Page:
I don’t have many heroes. The Dalai Lama perhaps. Yo-Yo Ma, he’s pretty amazing. Aung Sun Su Kyi. But Sir Simon Rattle is up there amongst the people I’d really like to know.
I’ve never met him. I saw him once in Edinburgh walking through the park during the Festival fireworks. And he walked past me again as I was queueing outside the Royal Albert Hall to get tickets for Prom he was doing. But he’s a legend. The hair, the voice, the amazing musicality.
And I guess, he’s probably the most famous and certainly most instantly recognisable conductor in the world these days. He’s handsome, has a stunning wife, is chief conductor of the Berlin Philharmonic. Ok. I’m going to have stop gushing because I’m meeting him tomorrow.
For the last five or so years I’ve been fortunate enough to host the Night Shift for the Orchestra of the Age of Enlightenment. They’re a bunch of inspired musicians who play on period instrument (that is, appropriate in style and construction to the age when the piece was composed) and they are fiercely democratic. They don’t have a conductor but chose to work with a cadre of ‘Principlal Artists’, in whose number is Sir Simon Rattle.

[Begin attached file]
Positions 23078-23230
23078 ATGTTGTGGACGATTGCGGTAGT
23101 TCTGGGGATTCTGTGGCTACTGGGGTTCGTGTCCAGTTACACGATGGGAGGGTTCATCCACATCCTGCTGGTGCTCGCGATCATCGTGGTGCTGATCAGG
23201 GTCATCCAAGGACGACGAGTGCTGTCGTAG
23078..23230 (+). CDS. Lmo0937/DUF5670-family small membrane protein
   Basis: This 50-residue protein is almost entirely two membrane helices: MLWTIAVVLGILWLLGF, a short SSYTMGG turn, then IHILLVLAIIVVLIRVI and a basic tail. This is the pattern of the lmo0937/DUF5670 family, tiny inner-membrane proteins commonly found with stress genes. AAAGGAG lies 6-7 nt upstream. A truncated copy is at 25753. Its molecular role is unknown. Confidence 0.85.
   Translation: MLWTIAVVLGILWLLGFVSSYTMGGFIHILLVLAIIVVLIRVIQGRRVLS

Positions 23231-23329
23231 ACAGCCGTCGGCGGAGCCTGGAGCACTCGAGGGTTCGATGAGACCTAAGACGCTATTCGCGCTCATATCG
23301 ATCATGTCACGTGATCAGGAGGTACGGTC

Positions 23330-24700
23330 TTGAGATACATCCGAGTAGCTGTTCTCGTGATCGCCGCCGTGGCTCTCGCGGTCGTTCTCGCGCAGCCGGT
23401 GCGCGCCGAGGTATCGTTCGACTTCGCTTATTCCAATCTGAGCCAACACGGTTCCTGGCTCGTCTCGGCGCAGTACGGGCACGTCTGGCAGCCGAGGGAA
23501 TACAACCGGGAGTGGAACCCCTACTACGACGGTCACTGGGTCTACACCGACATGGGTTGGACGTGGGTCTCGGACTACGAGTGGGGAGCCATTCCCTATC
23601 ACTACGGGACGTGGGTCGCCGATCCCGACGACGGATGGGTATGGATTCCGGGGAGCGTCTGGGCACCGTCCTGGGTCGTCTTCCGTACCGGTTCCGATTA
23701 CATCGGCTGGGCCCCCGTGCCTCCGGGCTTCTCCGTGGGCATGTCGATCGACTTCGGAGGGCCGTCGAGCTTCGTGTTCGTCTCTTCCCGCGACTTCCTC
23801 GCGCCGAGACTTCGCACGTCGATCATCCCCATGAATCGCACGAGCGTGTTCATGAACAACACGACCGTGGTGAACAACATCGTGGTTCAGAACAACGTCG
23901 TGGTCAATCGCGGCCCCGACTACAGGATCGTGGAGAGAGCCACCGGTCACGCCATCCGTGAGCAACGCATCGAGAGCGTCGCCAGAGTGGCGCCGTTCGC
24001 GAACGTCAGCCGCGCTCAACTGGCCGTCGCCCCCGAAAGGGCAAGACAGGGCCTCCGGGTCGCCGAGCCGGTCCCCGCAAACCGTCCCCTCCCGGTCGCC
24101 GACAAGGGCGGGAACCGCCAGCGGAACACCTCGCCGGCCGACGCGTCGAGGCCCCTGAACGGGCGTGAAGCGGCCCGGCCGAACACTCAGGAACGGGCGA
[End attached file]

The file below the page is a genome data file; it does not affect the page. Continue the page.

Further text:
He was just Simon when they first worked together – a young exciting conductor from Liverpool who was making a big noise in Birmingham. Now he still works with the OAE and later in June they’re performing an evening of French music. And most excitingly, he is doing a Night Shift.
We try and make classical music a bit more …. well, friendly. Less bow ties and zimmer frames, more beer and talk. The music is still flawless and the musicians fervent, but the atmosphere is so much more welcoming.
We started out with just a handful of audience but recently we’ve been filling the hall – and all that at 10pm on a weekday, with an audience mostly under 30 and mostly underawed by ‘big names’. They just enjoy quirky ‘different’ music. I try and put together a Spotify playlist for people to listen to. There’s a massive Twitter and Facebook presence. Free beer for students. Oystercard holders and fake tattoos. What more could we want?
Well, on Sunday 10th in London, at the Royal Festival Hall, we’re doing an hour-long Nightshift with Sir Simon showcasing that mild-mannered revolutionary Debussy. We’ve got the whole of La Mer and the horny faun Prélude. It will be – swoon – ravishing.
I must try and gush less.